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Marcus Weemes is directing traffic.

Weemes came home to help students find their places

By Blake Sebring

August 29, 2023

Whenever Marcus Weemes thinks on the past 27 years of his life, he says a “thank you” to Cindy Boglin.

While he was a resident assistant working an office shift as a student at Ball State, she suggested he consider a career in student services. The idea led Weemes to positions in Wisconsin, Michigan, Illinois, and California before coming to Purdue University Fort Wayne in January as the director student housing.

It was a return home to Fort Wayne where he hadn’t lived in more than 26 years. The time was just right to move closer to family, and Weemes was looking at open positions on campus when he discovered the director position had been posted two days prior.

Now he’s in charge of an operation that helps house nearly 1,600 students in all—including more than 1,200 living across 13 buildings on the Waterfield Campus. His responsibilities include supervision of 13 full-time employees, 34 resident assistants, and between 10 and 12 desk workers.

Due to the continued strong demand for housing, in addition to what’s available on the Waterfield Campus, the university also partners with several other nearby apartment complexes. This need led to the creation of the new PFW Community at the Holiday Inn earlier this year.

“It’s about trying to find ways to focus on what I tell my staff,” Weemes said. “We’re going to try our best to have an obsession for the customer experience, and the customers are the students, their parents and families, and our visitors.”

Weemes said his job helps keep him younger than he feels some days. He loves the interaction with students because of their vitality, ideas, and passion. He also enjoys taking part in the events around housing as an opportunity to engage in developing community. That’s partly why the Student Activities Board is sponsoring more events at housing this year, which are open to all PFW and IUFW students.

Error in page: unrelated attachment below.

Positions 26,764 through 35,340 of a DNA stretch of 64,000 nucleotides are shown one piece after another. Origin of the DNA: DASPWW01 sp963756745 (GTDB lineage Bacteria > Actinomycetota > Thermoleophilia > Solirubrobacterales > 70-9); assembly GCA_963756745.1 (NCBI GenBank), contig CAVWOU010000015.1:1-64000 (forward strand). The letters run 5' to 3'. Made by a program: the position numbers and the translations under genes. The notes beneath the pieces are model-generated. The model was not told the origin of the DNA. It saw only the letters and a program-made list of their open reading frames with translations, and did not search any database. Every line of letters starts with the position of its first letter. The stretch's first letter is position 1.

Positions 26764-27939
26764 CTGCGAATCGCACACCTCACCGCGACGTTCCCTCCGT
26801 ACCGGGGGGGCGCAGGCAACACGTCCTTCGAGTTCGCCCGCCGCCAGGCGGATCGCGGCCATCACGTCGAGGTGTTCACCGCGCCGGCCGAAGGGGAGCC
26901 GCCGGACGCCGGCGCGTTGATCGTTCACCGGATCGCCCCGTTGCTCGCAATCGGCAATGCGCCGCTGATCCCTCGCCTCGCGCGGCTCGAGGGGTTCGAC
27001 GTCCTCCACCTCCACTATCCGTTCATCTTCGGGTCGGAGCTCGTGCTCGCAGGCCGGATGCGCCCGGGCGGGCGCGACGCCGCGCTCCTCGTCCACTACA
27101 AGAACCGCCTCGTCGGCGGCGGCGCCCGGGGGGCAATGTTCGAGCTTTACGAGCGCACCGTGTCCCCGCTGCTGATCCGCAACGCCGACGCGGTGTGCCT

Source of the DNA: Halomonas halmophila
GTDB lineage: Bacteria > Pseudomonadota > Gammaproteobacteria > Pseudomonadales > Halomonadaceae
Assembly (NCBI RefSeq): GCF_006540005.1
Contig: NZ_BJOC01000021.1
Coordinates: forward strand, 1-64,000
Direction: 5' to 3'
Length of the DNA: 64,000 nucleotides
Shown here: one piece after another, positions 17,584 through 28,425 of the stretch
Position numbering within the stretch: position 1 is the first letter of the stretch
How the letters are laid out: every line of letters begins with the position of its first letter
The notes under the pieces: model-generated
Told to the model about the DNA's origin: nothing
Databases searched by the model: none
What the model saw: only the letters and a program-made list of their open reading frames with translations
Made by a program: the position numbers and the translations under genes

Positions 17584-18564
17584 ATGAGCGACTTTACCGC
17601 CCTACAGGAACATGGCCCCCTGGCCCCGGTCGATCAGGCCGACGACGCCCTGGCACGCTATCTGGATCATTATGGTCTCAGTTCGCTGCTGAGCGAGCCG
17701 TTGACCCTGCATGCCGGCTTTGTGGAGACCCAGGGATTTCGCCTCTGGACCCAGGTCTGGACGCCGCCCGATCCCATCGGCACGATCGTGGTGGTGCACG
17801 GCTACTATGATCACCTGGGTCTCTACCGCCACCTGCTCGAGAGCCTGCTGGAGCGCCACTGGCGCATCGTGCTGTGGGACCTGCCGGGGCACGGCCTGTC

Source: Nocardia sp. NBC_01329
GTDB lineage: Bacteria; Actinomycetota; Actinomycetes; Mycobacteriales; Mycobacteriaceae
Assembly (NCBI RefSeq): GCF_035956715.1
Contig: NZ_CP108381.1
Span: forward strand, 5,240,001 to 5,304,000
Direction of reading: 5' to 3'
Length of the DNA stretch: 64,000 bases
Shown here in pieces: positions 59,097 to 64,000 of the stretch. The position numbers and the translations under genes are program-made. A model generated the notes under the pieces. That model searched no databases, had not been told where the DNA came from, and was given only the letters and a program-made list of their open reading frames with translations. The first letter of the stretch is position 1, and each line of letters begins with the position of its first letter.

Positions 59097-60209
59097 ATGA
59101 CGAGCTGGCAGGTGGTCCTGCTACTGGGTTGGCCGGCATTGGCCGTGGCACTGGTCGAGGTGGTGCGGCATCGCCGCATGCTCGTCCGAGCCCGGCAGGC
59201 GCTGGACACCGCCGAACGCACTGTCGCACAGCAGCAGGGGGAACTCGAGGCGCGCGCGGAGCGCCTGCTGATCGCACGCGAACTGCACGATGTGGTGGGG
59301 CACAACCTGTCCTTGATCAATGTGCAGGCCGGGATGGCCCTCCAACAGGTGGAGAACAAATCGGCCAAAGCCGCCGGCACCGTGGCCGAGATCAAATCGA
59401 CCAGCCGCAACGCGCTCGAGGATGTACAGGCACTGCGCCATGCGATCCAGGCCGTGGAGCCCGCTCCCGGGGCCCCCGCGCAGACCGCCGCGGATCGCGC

“I think one of the things that is really important is helping people find their space and their identity away from their family and helping them develop,” Weemes said. “There are a lot of programs the RAs do themselves and partner with a lot of offices on campus to make those things happen.”

As an example, Weemes attended a cookout recently in housing where the RAs cooked up a barbecue for the 300 summer residents.

“It helps me understand what is going on, and I have a better pulse,” Weemes said.

He has lots of ideas for the future, including developing learning living communities, which he hopes can feature more faculty and staff participation. Weemes also wants to expand programming engagement, and is always studying technology to see how things can run better or provide students with better services. During the two move-in days on Aug. 17 and 18, students were assigned QR codes to make the process easier for everyone. The clubhouse staff will also be open later daily and on Sundays to provide additional services.

Creating community is also why more than 150 employees pitched in for the first time this year helping students and families get moved in.

“Students that are living here have the opportunity to make life-long friends and connections,” Weemes said, “and I want us to get to a place where everybody comes in that first year and they want to stay all four years. That makes it more difficult for people like me because I don’t have enough space, but that’s true success.”

Originally, Weemes majored in political science and theatre, earned a master’s degree in project management and business management, and recently started on his doctorate in educational leadership and innovation through Purdue Global.
“I don’t plan on going anywhere,” Weemes said. “I’m good where I’m at. For me, the job is a job, but it’s the people who you work for and with that make it where you want to stay. I grow a fond attachment to the people I get to work closely with.

“No day is the same here. You come in thinking, `This is what I’m going to do today,’ and then you get side-railed because a student walks in who may need help. But you never know how your impact on them may change the trajectory of their life.”

Sort of like Cindy Boglin did for him.